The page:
Coronavirus (COVID-19) News

Written By ESR News Blog Editor Thomas Ahearn

On January 29, 2021, the Occupational Safety and Health Administration (OSHA) issued revised guidance titled “Protecting Workers: Guidance on Mitigating and Preventing the Spread of COVID-19 in the Workplace” to help employers and workers in most workplace settings outside of healthcare identify risks of being exposed to and/or contracting COVID-19 at work and assist them in determining appropriate control measures to implement.

COVID-19 (Coronavirus) is a potentially deadly respiratory illness that spreads from person to person. As of February 15, 2021, there are approximately 108 million global cases and 2.4 million global deaths, while the United States leads the world with approximately 27.6 million cases and 485,000 deaths, according to research from the Center for Systems Science and Engineering (CSSE) at Johns Hopkins University (JHU).

Under the Occupational Safety and Health (OSH) Act of 1970, employers are responsible for providing a safe and healthy workplace free from recognized hazards likely to cause death or serious physical harm. Implementing a workplace COVID-19 prevention program is the most effective way to mitigate the spread of COVID-19 at work. The most effective programs engage workers and their representatives and include the following elements:

  • Assignment of a workplace coordinator who will be responsible for COVID-19 issues on the employer’s behalf.
  • Identification of where and how workers might be exposed to COVID-19 at work.
  • Identification of a combination of measures that will limit the spread of COVID-19 in the workplace, in line with the principles of the hierarchy of controls.
  • Consideration of protections for workers at higher risk for severe illness through supportive policies and practices.
  • Establishment of a system for communicating effectively with workers and in a language they understand.
  • Educate and train workers on your COVID-19 policies and procedures using accessible formats and in a language they understand.
  • Instruct workers who are infected or potentially infected to stay home and isolate or quarantine to prevent or reduce the risk of transmission of COVID-19.
  • Minimize the negative impact of quarantine and isolation on workers.
  • Isolating workers who show symptoms at work.
  • Performing enhanced cleaning and disinfection after people with suspected or confirmed COVID-19 have been in the facility.
  • Providing guidance on screening and testing: Follow state or local guidance and priorities for screening and viral testing in workplaces.
  • Recording and reporting COVID-19 infections and deaths.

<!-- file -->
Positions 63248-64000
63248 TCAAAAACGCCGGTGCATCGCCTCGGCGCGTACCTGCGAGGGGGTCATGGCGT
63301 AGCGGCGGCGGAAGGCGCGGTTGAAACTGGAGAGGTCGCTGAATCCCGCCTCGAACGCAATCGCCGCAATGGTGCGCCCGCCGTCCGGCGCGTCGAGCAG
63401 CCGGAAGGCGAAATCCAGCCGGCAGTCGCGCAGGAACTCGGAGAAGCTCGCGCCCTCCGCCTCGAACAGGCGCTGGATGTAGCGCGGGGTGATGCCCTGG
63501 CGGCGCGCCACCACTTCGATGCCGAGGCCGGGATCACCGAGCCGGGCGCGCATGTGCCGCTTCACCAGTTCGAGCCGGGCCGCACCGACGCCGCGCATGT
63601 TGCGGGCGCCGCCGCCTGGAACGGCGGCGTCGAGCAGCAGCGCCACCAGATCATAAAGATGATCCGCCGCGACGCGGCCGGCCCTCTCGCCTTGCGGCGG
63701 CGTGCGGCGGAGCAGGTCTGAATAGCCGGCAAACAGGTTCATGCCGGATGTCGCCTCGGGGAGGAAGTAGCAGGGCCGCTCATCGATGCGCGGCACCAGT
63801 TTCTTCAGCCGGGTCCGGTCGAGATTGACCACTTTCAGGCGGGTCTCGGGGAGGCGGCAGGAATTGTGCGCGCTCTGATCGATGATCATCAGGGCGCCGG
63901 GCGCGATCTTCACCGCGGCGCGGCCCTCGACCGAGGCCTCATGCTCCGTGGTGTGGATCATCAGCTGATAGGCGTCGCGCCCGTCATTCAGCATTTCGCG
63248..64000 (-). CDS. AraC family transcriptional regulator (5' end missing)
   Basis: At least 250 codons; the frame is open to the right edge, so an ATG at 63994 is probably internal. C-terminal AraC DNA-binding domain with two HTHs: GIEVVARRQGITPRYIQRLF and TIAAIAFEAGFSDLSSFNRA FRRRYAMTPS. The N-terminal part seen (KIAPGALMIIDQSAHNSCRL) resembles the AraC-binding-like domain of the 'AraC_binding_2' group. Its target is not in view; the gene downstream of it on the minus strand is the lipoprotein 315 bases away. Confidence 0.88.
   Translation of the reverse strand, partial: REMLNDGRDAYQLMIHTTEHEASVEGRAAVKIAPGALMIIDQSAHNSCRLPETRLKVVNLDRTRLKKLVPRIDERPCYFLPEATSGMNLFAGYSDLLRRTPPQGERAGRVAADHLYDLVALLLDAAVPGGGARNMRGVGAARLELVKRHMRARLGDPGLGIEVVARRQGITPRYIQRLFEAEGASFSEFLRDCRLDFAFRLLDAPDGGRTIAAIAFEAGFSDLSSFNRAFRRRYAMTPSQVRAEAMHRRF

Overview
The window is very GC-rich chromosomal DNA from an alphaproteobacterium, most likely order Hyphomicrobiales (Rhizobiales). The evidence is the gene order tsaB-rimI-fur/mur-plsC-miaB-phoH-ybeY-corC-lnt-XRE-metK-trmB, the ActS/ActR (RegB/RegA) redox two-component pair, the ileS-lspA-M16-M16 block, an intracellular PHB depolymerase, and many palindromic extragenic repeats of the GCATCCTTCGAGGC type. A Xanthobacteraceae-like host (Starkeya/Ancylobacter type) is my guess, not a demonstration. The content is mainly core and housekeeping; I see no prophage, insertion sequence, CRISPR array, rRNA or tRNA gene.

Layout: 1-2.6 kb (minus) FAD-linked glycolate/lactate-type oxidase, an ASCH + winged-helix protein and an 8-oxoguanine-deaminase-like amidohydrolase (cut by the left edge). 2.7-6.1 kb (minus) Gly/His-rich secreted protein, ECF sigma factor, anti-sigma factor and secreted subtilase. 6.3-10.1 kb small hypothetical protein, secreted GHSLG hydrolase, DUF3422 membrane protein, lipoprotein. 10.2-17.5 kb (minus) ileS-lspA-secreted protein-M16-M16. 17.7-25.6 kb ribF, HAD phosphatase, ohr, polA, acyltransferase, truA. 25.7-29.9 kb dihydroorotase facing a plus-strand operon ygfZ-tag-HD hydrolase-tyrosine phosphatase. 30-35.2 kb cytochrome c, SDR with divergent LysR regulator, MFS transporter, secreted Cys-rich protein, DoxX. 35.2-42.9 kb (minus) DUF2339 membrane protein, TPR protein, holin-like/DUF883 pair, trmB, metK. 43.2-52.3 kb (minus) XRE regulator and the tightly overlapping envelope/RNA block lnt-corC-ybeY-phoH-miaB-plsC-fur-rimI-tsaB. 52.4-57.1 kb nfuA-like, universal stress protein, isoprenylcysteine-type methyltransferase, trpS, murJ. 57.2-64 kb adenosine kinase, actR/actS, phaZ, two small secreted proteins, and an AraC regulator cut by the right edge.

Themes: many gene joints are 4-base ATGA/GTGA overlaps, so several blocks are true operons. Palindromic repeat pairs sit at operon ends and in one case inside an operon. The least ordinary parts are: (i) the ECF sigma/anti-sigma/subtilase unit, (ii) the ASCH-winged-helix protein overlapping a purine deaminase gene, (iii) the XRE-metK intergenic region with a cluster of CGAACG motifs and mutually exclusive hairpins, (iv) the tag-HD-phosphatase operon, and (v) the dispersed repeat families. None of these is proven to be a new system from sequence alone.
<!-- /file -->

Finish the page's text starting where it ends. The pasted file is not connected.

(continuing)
• Implementing protections from retaliation and setting up an anonymous process for workers to voice concerns about COVID-19-related hazards.
  • Making a COVID-19 vaccine or vaccination series available at no cost to all eligible employees.
  • Not distinguishing between workers who are vaccinated and those who are no.
  • Other applicable OSHA Standards.

“This guidance is not a standard or regulation, and it creates no new legal obligations,” OHSA stated in its revised COVID-19 guidance. “It contains recommendations… The recommendations are advisory in nature, informational in content, and are intended to assist employers in recognizing and abating hazards likely to cause death or serious physical harm as part of their obligation to provide a safe and healthful workplace.”

The Occupational Safety and Health Administration (OSHA) is an agency of the U.S. Department of Labor (DOL) that was created by the OSH Act of 1970. OSHA is dedicated to keeping the American workforce safe and healthy and helps to ensure these conditions for America’s workers by setting and enforcing standards and providing training, education, and assistance. For more information about OSHA, visit www.osha.gov.

Employment Screening Resources® (ESR) – a leading global provider of background checks that was ranked the number one background screening firm by HRO Today in 2020 – used best practices during the Coronavirus crisis, has released a white paper about background checks in the age of Coronavirus, and has posted blogs about how COVID-19 affects employers and workers. For more information about ESR, visit www.esrcheck.com.

NOTE: Employment Screening Resources® (ESR) does not provide or offer legal services or legal advice of any kind or nature. Any information on this website is for educational purposes only.

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